Dr Christopher Darlow

Dr Darlow graduated with MB BChir from the University of Cambridge in 2011, where-upon he took up an Academic Foundation Programme post in York, working on several HIV related trials.

After completing core medical training in Manchester, Dr Darlow took up an Academic Clinical Fellowship in 2015 in Oxford where, alongside starting his Infectious Diseases speciality training, he worked at the Oxford Vaccine Group of the University of Oxford.Here, he worked with a variety of Typhoid Controlled Human Infection Models to help assess novel vaccine efficacy, develop understanding of the pathological mechanisms of typhoid, and explore potential new diagnostic modalities.

Continuing his Infectious Diseases training in Manchester from 2017, Christopher took up an MRC Clinical Pharmacology PhD post in October 2018 with Prof William Hope at the University of Liverpool with the aim of determining a new antimicrobial regimen for neonatal sepsis in the context of rising antimicrobial resistance.

Determining the optimal combination and dose of antimicrobials for neonatal sepsis in the context of antimicrobial resistance

Antibiotics underpin all modern medicine.  Without them, surgery, transplantation and chemotherapy would not be possible, and death from trivial infections would once again become the norm.  However, antibiotic resistance is increasingly seen. Some bacteria have developed resistance to almost all antibiotics including carbapenems, which are a last resort for treatment of infections caused by multi-drug resistant bacteria. These bacteria are causing serious infections, particularly in less developed parts of the world. Such infections are affecting new-born babies, with many dying. 

To combat these infections, there is renewed interest in older antibiotics that may still be effective against drug resistant bacteria. Unfortunately, we do not have the information to use the best dose of these antibiotics in new-born babies, since most studies have only been performed in adults. Additionally, we do not know which antibiotics are best, or if using them in combination will be better.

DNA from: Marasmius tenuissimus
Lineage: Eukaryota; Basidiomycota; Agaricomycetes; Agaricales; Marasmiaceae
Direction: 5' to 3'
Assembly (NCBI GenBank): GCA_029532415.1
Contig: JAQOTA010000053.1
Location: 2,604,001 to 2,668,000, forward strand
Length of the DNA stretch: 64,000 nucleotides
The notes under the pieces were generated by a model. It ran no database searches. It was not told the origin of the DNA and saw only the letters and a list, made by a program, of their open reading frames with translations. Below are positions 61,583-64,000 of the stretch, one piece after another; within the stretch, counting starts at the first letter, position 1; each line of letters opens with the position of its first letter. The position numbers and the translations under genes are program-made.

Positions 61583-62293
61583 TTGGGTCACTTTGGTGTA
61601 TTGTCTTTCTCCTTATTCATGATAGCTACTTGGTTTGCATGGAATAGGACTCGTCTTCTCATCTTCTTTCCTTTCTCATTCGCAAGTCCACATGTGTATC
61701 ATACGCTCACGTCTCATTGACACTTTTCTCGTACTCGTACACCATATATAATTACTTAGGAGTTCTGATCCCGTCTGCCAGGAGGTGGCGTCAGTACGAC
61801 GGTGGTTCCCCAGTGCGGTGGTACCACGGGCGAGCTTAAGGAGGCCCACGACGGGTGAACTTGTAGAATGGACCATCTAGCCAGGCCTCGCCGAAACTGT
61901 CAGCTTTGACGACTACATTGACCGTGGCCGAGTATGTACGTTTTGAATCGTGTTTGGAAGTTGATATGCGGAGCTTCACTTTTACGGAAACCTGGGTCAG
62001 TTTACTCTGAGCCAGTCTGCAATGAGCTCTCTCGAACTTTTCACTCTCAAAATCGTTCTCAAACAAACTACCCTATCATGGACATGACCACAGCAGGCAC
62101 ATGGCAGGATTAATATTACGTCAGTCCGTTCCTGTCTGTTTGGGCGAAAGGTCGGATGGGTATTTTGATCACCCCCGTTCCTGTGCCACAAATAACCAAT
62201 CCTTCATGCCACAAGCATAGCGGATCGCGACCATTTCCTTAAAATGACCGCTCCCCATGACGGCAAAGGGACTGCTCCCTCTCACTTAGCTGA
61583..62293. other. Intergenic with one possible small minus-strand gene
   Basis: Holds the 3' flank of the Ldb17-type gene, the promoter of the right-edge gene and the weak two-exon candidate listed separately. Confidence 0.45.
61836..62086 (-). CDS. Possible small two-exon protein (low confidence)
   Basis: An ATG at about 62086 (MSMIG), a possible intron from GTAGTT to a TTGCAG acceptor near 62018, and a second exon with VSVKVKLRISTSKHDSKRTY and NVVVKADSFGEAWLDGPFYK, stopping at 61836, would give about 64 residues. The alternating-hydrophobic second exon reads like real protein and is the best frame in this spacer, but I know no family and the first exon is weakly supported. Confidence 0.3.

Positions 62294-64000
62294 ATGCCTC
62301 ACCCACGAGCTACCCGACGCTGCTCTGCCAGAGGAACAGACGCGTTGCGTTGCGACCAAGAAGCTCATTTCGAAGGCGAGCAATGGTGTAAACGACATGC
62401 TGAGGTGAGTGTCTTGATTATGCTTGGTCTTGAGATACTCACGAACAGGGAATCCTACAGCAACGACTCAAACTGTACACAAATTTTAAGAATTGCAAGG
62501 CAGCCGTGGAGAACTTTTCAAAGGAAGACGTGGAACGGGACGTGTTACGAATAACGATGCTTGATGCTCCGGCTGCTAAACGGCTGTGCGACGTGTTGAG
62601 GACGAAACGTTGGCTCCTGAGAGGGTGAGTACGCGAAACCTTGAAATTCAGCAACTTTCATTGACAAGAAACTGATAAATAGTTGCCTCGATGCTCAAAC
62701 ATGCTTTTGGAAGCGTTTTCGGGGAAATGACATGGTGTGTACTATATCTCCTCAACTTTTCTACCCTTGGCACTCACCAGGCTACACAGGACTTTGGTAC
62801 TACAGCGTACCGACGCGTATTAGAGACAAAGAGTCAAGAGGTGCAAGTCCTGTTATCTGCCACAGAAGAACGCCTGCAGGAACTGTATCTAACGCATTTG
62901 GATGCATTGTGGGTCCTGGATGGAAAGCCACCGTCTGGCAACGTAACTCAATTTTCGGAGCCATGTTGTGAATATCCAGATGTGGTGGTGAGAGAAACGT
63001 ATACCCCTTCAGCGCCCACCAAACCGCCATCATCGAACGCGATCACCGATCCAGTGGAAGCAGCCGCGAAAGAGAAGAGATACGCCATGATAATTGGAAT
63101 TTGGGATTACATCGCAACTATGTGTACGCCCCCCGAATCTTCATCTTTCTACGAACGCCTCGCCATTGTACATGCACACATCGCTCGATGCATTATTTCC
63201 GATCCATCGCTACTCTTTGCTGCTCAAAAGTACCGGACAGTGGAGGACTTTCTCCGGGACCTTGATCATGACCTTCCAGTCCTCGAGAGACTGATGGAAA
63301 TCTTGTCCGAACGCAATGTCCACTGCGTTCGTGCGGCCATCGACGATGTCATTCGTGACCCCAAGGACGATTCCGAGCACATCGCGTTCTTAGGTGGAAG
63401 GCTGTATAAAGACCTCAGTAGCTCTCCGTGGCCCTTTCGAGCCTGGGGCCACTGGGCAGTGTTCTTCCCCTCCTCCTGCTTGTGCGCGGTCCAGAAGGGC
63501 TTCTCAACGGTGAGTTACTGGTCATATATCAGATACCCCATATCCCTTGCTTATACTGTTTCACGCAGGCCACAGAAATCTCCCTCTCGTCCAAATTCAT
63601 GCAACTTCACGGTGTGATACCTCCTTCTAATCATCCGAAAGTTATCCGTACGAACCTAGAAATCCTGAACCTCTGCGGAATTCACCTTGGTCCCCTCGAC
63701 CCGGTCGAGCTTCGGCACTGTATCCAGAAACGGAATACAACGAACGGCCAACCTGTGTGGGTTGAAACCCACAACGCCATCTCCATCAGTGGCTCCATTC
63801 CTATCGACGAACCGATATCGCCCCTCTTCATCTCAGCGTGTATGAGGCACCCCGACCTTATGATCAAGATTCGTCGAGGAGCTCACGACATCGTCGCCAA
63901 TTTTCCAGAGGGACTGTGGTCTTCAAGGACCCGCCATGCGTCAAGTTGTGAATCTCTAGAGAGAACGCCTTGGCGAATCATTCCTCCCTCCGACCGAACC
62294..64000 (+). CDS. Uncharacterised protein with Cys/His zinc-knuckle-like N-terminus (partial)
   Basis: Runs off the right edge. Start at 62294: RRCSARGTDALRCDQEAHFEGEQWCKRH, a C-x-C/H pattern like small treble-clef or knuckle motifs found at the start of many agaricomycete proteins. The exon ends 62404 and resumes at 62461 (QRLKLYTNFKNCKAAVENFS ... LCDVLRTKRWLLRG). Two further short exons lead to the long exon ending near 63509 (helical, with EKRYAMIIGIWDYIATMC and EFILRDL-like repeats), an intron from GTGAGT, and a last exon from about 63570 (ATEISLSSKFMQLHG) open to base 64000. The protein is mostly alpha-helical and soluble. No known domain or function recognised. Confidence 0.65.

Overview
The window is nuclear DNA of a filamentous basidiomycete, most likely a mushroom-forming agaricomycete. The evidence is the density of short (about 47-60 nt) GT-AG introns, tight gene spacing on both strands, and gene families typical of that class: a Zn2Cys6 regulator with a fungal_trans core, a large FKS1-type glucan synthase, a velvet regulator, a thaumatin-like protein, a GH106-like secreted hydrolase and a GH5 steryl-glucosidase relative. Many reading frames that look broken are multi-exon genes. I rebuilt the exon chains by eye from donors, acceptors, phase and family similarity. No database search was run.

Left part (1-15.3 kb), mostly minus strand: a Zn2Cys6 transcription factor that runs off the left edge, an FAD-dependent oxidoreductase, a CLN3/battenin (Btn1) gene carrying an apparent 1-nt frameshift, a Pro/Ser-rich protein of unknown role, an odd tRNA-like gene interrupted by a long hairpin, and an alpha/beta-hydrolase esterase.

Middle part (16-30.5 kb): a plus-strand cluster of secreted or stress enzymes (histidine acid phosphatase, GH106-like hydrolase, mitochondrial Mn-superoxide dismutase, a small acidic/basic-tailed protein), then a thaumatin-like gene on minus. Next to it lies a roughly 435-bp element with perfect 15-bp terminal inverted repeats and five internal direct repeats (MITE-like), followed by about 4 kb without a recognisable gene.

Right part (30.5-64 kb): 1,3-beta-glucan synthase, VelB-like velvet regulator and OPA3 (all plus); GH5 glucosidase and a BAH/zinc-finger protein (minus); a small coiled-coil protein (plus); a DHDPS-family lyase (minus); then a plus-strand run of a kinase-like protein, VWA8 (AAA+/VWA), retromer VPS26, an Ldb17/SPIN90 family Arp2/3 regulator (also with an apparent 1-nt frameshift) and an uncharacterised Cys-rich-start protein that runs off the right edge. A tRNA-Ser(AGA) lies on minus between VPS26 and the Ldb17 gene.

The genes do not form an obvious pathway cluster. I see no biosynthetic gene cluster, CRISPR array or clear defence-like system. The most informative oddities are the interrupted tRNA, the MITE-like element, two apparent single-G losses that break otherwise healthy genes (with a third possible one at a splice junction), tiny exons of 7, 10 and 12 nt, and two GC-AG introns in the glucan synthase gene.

To help answer these questions I will be using state-of-the-art laboratory and mathematical modelling techniques to predict which antibiotics are best to use for infections caused by these bacteria in new-borns, and which doses to give them. This will help allow effective treatment for these infections that are causing many unnecessary deaths.

Working with Industy

Dr Darlow is working with Roche and he says:

“During my MRC fellowship I have had regular monthly meetings with my PhD industry supervisor (Dr Richard Peck at Roche) who has provided additional guidance and insight into University experimental work from an experienced industry clinical pharmacologist viewpoint. We have planned for an industry placement in which I will utilise Roche’s local physiology-based pharmacokinetic modelling (PBPK) expertise and in vitro assay availability to construct a PBPK model modelling antibiotics of interest in neonates. For myself, the project would not be possible utilising local University resources and expertise. For Roche, the project will develop neonatal PBPK models to enhance capability in application for other drugs in a neonatal context.”

Back to: North West England MRC Fellowship Scheme in Clinical Pharmacology and Therapeutics